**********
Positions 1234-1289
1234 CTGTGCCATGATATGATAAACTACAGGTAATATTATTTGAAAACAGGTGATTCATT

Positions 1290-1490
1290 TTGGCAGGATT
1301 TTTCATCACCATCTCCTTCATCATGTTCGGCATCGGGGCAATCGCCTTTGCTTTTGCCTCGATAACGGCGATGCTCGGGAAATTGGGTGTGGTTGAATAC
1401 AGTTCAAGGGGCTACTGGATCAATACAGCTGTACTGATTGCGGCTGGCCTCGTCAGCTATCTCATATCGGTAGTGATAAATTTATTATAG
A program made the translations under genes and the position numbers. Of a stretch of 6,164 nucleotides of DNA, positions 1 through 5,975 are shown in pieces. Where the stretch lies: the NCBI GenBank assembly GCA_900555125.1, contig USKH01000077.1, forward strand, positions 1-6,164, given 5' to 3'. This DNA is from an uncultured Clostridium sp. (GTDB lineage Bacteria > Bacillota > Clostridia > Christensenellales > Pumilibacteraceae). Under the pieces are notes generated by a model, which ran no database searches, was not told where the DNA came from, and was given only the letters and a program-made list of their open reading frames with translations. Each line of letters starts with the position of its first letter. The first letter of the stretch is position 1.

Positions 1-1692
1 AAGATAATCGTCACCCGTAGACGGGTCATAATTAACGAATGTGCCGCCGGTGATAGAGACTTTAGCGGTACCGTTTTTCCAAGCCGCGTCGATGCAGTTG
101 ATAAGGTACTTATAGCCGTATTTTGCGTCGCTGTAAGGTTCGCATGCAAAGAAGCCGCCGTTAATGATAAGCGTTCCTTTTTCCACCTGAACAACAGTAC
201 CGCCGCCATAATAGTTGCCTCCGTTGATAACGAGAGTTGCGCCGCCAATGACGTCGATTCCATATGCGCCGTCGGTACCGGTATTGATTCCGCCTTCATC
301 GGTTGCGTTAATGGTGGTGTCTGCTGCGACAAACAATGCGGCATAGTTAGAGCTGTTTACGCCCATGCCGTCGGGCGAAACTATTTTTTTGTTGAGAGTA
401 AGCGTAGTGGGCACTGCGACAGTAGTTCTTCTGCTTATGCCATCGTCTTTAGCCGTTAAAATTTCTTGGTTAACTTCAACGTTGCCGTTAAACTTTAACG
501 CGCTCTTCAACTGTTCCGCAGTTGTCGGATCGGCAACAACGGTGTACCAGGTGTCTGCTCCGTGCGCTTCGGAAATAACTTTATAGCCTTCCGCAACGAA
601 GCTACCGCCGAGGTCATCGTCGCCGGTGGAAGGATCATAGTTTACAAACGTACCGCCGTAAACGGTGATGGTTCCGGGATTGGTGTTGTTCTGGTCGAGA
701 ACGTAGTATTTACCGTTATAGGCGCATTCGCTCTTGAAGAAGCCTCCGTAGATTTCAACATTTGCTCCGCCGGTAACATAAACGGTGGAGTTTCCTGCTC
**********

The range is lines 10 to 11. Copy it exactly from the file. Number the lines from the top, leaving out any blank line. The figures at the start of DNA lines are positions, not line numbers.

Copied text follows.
101 ATAAGGTACTTATAGCCGTATTTTGCGTCGCTGTAAGGTTCGCATGCAAAGAAGCCGCCGTTAATGATAAGCGTTCCTTTTTCCACCTGAACAACAGTAC
201 CGCCGCCATAATAGTTGCCTCCGTTGATAACGAGAGTTGCGCCGCCAATGACGTCGATTCCATATGCGCCGTCGGTACCGGTATTGATTCCGCCTTCATC